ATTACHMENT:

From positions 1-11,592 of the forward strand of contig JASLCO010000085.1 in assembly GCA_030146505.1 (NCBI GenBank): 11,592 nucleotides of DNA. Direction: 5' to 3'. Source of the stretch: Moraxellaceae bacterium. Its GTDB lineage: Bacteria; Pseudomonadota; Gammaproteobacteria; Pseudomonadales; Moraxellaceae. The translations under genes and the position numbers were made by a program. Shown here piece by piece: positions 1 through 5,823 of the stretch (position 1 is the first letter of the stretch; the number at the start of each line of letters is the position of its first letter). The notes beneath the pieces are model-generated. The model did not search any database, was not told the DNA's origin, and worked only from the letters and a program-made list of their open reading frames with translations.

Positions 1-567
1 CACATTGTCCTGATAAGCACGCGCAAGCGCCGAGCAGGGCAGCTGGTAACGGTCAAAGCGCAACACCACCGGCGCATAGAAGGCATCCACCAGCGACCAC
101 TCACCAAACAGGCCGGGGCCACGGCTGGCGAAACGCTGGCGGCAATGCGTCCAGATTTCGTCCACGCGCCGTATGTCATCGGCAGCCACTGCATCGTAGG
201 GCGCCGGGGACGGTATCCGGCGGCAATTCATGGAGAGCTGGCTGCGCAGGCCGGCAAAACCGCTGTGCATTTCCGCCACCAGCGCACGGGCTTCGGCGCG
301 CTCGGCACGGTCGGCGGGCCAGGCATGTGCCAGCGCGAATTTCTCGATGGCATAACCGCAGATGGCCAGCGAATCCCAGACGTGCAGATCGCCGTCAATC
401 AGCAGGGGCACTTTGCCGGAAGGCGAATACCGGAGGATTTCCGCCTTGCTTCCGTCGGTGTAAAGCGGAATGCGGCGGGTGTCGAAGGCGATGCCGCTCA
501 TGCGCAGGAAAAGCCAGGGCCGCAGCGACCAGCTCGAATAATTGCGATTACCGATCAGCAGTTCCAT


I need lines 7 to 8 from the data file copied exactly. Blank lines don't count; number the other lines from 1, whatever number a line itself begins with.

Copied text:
401 AGCAGGGGCACTTTGCCGGAAGGCGAATACCGGAGGATTTCCGCCTTGCTTCCGTCGGTGTAAAGCGGAATGCGGCGGGTGTCGAAGGCGATGCCGCTCA
501 TGCGCAGGAAAAGCCAGGGCCGCAGCGACCAGCTCGAATAATTGCGATTACCGATCAGCAGTTCCAT